The biggest night in WrestleMania history is almost here. Actually, the biggest weekend in professional wrestling is almost here. Ever since the pandemic began, WWE had been doing two-night WrestleMania shows. Not surprisingly, the company opted to keep this strategy because it was seen as a success when fans made their return at the 2021 WrestleMania. Prior to the two-night extravaganza, WrestleMania was a notoriously long one-day show that sometimes ran seven to eight hours (this includes the preshow). In fact, WrestleMania 35, which was headlined by Ronda Rousey, Becky Lynch, and Charlotte Flair, clocked in a notoriously long 7.5 hours. This wasn’t always the case as WrestleMania had usually run for four hours until the company introduced the pre-show format.
The years of watching one professional wrestling show for seven hours were painful. This doesn’t particularly mean the matches were bad per se, but what felt like a special weekend ultimately became a “how can we get everyone on the card” event. WWE has a huge roster but that doesn’t justify the company running such an egregiously long show especially since most of the matches felt like throwaway filler that could’ve taken place on Raw and Smackdown. Vince McMahon needed to make the tough decision and leave some of the wrestlers out of the biggest night in sports entertainment. The company managed to do it during the hottest time in professional wrestling, The Attitude Era; It is a draining experience that isn’t helped by the fact it’s on a Sunday. Changes needed to be made, but did it need to be a two-night WrestleMania?
To be honest, it depends. On the positive side of things, WrestleMania is no longer a straight seven-plus hour show. As I previously stated, it was a daunting experience to watch WrestleMania from beginning to end especially since most of the matches had lackluster builds. On the flip side, WrestleMania doesn’t need to be so long regardless. This is a business and sometimes hard choices have to be made, and one of them is picking the top matches that deserve to be on the showcase of the immortals. WrestleMania no longer feels special because the company has loaded up the card with matches, most of them seemingly belonging on an episode of Raw or Smackdown. Despite the tired Brock Lesnar vs. Roman Reigns match, creative has done an excellent job building up that big championship showdown. However, the company has been so busy building up Reigns that his lackeys, the WWE Smackdown Tag Team Champions Jimmy and Jey Uso, wasn’t shown much love.
Their match against Shinsuke Nakamura & Rick Boogs doesn’t need to be on the card. This is no disrespect to any of the competitors as all these athletes are talented and do deserve to be on WrestleMania, but the bout was thrown in their haphazardly and doesn’t feel special whatsoever. The same thing can be said about the Women’s Tag Team bout, which is a dead division that creative refuses to build. Happy Corbin vs. Drew McIntyre can main event Smackdown. It’s been built longer than most, but the story is bland at best and the Happy Corbin gimmick is simply awful. Do we really need the KO Show at WrestleMania? It’s great that Stone Cold Steve Austin is returning home, but this isn’t a match, so the segment is going be Austin’s greatest hits and beer drinking. Been there, done that. Logan Paul & The Miz vs. Rey and Dominik Mysterio can also main event Raw. Two C-list celebrities in another pedestrian match. This isn’t boxing, so does anyone really care about Logan Paul inside a wrestling ring?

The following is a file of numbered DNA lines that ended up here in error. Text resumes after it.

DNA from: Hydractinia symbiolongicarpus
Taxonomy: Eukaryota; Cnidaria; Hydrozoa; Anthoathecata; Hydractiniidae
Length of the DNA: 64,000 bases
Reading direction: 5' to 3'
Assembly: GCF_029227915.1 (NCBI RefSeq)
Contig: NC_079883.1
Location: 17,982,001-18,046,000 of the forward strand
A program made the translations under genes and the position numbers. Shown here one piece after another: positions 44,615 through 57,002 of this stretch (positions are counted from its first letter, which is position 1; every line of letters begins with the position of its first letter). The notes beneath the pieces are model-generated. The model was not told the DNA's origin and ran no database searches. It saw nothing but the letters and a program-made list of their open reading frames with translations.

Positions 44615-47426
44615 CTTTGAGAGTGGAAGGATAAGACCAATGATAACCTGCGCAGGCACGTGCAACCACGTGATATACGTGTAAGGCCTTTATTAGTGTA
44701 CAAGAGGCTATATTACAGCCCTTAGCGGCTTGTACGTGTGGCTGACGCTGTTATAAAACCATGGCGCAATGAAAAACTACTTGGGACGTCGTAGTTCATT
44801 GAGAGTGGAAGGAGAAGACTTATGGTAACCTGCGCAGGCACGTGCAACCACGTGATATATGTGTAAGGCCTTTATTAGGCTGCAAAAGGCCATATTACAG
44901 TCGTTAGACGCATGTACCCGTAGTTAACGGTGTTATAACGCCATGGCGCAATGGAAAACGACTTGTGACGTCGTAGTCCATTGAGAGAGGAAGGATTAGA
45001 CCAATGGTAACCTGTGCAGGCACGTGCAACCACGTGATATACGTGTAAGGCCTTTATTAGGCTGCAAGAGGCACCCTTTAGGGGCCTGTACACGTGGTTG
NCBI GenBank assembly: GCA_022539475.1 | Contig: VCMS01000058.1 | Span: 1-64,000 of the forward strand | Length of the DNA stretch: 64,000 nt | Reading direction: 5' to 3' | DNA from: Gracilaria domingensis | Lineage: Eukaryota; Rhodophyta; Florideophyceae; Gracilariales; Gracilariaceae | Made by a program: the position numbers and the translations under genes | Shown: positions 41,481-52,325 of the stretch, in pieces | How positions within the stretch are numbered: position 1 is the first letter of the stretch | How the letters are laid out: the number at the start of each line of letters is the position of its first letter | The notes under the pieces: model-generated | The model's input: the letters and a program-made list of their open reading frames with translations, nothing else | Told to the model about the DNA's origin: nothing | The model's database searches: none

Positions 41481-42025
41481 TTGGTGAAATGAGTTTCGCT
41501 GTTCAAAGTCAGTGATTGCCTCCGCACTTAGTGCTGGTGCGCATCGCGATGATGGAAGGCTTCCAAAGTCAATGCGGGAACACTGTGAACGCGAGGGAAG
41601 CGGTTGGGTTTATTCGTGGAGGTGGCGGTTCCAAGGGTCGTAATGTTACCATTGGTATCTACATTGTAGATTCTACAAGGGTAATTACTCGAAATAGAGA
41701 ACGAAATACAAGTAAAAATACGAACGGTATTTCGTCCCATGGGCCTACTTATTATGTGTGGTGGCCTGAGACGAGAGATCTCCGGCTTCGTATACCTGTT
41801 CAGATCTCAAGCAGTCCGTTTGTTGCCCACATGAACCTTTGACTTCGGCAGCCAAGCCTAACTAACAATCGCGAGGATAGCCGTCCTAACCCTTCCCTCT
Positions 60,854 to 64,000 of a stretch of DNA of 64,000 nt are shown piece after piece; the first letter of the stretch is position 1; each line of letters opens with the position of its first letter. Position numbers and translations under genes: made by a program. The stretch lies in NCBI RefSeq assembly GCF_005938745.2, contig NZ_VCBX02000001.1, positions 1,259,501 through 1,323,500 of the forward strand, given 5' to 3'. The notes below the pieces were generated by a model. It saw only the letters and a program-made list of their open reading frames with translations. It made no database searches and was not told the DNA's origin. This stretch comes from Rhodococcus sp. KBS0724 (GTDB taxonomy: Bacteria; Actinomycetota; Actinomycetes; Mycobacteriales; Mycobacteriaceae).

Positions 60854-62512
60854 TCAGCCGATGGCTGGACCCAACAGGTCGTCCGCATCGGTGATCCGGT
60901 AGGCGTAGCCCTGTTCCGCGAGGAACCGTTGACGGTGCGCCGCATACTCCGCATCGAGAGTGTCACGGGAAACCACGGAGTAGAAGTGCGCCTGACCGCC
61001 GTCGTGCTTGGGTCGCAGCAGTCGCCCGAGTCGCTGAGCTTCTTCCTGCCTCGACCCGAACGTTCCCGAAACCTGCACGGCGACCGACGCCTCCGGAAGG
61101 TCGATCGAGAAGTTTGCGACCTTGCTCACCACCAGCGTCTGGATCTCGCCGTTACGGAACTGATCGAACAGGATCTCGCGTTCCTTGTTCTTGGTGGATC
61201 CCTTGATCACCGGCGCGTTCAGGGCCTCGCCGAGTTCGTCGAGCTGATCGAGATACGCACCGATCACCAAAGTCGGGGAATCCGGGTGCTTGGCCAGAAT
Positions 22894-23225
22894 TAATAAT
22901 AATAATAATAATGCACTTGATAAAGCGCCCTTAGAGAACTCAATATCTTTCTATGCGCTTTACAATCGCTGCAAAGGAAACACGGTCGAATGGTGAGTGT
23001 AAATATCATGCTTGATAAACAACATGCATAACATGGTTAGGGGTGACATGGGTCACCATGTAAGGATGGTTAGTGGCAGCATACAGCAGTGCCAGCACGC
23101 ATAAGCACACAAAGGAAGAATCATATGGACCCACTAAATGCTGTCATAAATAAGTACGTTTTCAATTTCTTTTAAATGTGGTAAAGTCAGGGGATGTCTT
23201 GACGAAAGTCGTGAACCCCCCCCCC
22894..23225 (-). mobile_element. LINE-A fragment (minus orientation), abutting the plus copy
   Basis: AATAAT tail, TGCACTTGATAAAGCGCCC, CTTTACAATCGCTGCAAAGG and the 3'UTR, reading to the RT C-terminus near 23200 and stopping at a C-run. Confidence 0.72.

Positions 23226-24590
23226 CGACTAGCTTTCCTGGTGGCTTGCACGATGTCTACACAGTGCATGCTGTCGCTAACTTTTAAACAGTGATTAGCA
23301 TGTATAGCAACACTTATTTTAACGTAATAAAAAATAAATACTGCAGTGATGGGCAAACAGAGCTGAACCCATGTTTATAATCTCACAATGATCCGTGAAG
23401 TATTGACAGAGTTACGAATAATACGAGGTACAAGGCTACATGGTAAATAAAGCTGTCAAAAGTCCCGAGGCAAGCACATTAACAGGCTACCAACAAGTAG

None of these matches and moments feel special and WrestleMania worthy, and that’s not because of the talent involved. WrestleMania 17 is considered one of the best events of all time because most of the bouts felt special and lived up to the WrestleMania caliber hype. Yes, there’s several weak matches on the card, but it didn’t dominate the entire event. Builds to most WrestleMania matches use to happen a year or several months before the big show, but most of these bouts were made weeks in advance randomly. There’s absolutely no need for a two-night WrestleMania, especially since NXT: Stand & Deliver is happening a couple hours before night one. Business wise, this makes complete sense, so it’s understandable why the company kept this format past the pandemic. However, the majesty is gone because anyone can get on the card now with little to no steam behind them. Imagine if 100 movies were in the running for Best Picture at the Acadamy Awards. The award would lose its prestige because any movie seemingly has a shot at getting the gold trophy since 100 nominations would need to happen. WrestleMania should be a fun show, but two- nights just isn’t necessary.